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» Scarleteen Boards: 2000 - 2014 (Archive) » SCARLETEEN CENTRAL » Sexual Ethics and Politics » Sexual Positions and "Power"?

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Author Topic: Sexual Positions and "Power"?
breath
Scarleteen Volunteer
Member # 50014

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I am sorry if this has been discussed here before, but I want to figure out how can or should one react when a "new" partner assumes a position that seems to be "dominant" or "of power"?

For example, during a one-off encounter,

I didn't really think about it since I was interested in the goods [Smile] and just enjoying myself, but in retrospect, as the performative partner on a male during oral sex, I noticed that he kind of kneeled over while I was laying down or in another instance, I was bending my head down while he was sitting with his legs open.


Normally, these body positions outside of sex context would feel / indicate somewhat of a power-imbalance between the participants. I didn't feel that during the act however.I wonder if I should be looking as the other person exterting their "power" over me in this sexual act and for future reference, speak up if I dont' like it....or should I just go with how I feel in the moment, even if it's nothing that I would be ok with outside of sexual context?

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luanne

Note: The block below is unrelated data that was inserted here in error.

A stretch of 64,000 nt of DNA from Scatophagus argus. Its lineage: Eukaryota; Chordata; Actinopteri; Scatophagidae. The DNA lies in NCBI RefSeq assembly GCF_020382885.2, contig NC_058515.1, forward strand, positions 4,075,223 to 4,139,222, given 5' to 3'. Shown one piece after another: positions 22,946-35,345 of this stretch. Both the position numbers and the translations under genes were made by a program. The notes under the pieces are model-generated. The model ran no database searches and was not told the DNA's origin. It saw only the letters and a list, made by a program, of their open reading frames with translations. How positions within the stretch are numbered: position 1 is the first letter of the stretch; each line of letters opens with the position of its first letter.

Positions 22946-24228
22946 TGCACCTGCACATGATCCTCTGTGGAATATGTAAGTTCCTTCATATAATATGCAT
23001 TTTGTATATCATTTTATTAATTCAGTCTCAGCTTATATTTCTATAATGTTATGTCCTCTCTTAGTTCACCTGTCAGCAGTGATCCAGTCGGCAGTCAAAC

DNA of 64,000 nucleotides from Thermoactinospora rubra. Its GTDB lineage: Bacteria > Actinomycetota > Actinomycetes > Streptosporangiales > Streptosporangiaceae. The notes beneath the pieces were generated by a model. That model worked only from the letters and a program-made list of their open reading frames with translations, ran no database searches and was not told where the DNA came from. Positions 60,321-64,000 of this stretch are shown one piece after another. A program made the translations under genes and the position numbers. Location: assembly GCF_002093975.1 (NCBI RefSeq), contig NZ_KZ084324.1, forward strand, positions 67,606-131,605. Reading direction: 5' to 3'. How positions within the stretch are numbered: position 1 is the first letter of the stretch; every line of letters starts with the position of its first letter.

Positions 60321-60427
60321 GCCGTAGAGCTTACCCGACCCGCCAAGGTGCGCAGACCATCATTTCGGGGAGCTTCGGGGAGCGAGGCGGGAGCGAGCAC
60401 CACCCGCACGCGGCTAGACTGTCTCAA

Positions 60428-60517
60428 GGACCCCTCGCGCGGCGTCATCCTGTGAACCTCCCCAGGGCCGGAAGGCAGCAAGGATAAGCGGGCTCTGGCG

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Sex makes a lot of things comfortable and acceptable that normally might not be. There's nothing wrong as long as both partners are okay with it.

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Starfire&Shadows
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Also, a lot of positions in sex also have a lot to do with mechanics. In other words, what angles feel physically comfortable. And any given sex act, by itself doesn't have a power imbalance.

However, there are some positions that have "baggage" in our culture. And any person who's having sex can make it into a power thing. Even if it doesn't have to be.

But kneeling is also one of those positions that just "works" for certain things. Just like having a head with a 4-pointed star and a grippy-thing on the stick "works" for a screwdriver.

So,

1. Do you feel like there's a feeling of unequal-ness.

2. Does it bother you?

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-Silmarillion

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breath
Scarleteen Volunteer
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1. I didn't feel any feelings of unequal-ness, in fact, I didn't even notice it until much later, days after it happened, as I was reflecting.

2. It didn't bother me really. The partner said that he wanted to see my face and I was a bit shy/self-conscious etc.

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Heather
Executive Director & Founder
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I think Starfire&Shadows said what I would have here, which is that I think it's often problematic to assign levels of power to bodies and body positioning, all by themselves.

That said, though, sometimes certain body placements or positions might not feel right to a given person by those tokens, and they may find they feel more comfortable with a change in position. If you find that, for instance, this kind of positioning doesn't work for you, and makes a partner feel dominant when that's not the dynamic you want, you can always ask for a different position that doesn't have that effect.

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Heather Corinna, Executive Director & Founder, Scarleteen
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